|The first excerpt represents the past or something you must release, and is drawn from Criminal Sociology by Enrico Ferri:
In every family in which there are several children, we find (in
spite of identical surroundings and conditions of a favourable
kind, and suitable methods of training and education), individuals
who differ intellectually from the cradle; we also find in the
degree or in the kind of their talent, the same individuals also
differ from their cradle in physical and moral constitution. And
though the phenomenon may only be manifest in the less numerous
cases of types which are markedly normal or abnormal, it is none
the less true also in the more numerous cases of ordinary types.
In this connection I may observe that physical and social
|The second excerpt represents the present or the deciding factor of the moment, and is drawn from A Child's Garden of Verses by Robert Louis Stevenson:
Pleasant summer over
And all the summer flowers,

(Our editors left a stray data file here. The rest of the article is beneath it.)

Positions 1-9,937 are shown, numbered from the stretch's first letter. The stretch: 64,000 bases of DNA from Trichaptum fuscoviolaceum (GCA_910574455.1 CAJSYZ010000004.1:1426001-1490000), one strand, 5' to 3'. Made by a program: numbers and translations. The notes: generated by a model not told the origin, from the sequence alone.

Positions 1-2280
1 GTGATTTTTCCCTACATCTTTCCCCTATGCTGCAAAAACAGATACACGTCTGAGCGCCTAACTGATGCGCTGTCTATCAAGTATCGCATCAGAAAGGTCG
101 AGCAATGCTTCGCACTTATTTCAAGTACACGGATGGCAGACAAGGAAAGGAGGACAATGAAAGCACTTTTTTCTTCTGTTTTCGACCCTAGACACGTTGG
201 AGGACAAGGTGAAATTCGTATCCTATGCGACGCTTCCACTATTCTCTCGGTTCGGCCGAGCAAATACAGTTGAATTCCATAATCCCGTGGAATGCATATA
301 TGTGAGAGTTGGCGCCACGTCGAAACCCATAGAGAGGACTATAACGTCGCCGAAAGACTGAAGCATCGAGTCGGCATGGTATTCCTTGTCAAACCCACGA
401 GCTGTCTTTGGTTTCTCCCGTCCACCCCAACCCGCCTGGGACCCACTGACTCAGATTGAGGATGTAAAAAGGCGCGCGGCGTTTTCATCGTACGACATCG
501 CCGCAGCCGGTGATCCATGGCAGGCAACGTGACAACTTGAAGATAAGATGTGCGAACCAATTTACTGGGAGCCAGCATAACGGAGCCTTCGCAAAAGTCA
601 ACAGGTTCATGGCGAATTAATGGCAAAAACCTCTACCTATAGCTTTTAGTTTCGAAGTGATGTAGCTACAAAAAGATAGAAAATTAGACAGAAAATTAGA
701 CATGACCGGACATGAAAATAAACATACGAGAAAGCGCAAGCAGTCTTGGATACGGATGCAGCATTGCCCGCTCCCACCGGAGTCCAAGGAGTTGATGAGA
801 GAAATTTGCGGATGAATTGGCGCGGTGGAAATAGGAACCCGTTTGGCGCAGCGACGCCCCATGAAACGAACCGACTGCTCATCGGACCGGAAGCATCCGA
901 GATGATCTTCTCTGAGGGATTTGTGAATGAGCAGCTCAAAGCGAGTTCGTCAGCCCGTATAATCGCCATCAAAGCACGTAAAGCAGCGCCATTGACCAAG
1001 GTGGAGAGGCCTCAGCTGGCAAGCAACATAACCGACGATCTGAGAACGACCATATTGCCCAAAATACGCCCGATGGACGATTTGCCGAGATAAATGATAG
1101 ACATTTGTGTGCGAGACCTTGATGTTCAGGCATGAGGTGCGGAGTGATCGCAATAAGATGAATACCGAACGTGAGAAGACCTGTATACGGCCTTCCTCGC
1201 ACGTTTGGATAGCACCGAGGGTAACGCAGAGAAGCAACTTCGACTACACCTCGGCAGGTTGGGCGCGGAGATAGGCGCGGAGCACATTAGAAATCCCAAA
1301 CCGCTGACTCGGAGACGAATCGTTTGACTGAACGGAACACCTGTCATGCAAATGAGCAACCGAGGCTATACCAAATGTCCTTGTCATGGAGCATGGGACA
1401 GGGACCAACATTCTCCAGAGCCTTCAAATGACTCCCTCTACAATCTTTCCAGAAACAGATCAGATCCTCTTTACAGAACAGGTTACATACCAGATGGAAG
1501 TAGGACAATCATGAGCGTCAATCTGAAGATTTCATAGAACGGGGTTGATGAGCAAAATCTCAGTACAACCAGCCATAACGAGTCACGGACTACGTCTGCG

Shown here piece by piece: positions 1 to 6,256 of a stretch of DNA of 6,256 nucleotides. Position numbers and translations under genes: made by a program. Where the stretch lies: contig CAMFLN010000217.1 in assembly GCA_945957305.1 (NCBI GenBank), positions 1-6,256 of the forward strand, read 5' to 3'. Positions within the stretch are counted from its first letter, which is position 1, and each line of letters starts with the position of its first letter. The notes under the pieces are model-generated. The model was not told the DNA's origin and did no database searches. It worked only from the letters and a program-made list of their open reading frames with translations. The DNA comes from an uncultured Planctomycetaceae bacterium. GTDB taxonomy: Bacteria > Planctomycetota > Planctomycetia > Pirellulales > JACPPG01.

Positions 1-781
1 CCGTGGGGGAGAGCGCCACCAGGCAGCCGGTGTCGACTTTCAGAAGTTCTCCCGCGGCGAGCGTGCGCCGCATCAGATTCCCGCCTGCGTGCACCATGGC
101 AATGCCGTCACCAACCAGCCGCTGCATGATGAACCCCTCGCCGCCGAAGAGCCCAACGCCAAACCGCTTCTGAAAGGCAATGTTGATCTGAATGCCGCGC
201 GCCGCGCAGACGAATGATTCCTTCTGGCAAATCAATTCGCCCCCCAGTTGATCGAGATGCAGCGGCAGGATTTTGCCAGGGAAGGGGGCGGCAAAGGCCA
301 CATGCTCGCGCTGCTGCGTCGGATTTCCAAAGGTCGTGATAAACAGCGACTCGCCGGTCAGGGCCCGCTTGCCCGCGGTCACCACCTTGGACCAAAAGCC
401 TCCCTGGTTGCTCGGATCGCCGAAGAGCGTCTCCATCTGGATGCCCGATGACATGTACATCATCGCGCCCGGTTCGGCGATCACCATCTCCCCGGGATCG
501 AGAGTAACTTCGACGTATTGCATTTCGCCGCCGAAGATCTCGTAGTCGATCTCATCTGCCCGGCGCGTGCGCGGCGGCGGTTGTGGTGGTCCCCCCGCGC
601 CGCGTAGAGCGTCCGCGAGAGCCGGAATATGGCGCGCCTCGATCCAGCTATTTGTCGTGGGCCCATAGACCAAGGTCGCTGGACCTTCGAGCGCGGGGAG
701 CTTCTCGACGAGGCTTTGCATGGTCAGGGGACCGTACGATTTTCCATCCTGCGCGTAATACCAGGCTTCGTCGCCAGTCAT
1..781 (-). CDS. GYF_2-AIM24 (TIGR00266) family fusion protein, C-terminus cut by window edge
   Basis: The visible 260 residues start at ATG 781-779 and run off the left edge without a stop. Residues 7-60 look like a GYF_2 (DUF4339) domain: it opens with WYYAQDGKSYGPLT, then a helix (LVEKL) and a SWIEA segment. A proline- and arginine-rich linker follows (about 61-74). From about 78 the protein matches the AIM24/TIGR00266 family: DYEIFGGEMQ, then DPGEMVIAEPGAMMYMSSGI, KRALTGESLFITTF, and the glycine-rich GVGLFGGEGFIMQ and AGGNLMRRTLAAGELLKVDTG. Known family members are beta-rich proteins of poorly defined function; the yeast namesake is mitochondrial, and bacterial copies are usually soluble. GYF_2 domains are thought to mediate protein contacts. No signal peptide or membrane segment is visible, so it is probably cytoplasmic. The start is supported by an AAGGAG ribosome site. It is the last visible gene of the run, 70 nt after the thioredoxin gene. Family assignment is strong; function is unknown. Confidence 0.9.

The red fire blazes,
The grey smoke towers.
Sing a song of seasons!
Something bright in all!
Flowers in the summer,
Fires in the fall!
The gardener does not love to talk.
A Child's Garden of Verses
|The third excerpt represents the future or something you must embrace, and is drawn from Flower Fables by Louisa May Alcott:
would tell him where to look. So far and wide he wandered, through
gloomy forests and among lonely hills, with none to cheer him when
sad and weary, none to guide him on his way.
On he went, thinking of Lily-Bell, and for her sake bearing all;
for in his quiet prison many gentle feelings and kindly thoughts had
sprung up in his heart, and he now strove to be friends with all, and
win for himself the love and confidence of those whom once he sought
to harm and cruelly destroy.
But few believed him; for they remembered his false promises and
evil deeds, and would not trust him now; so poor Thistle found few
to love or care for him.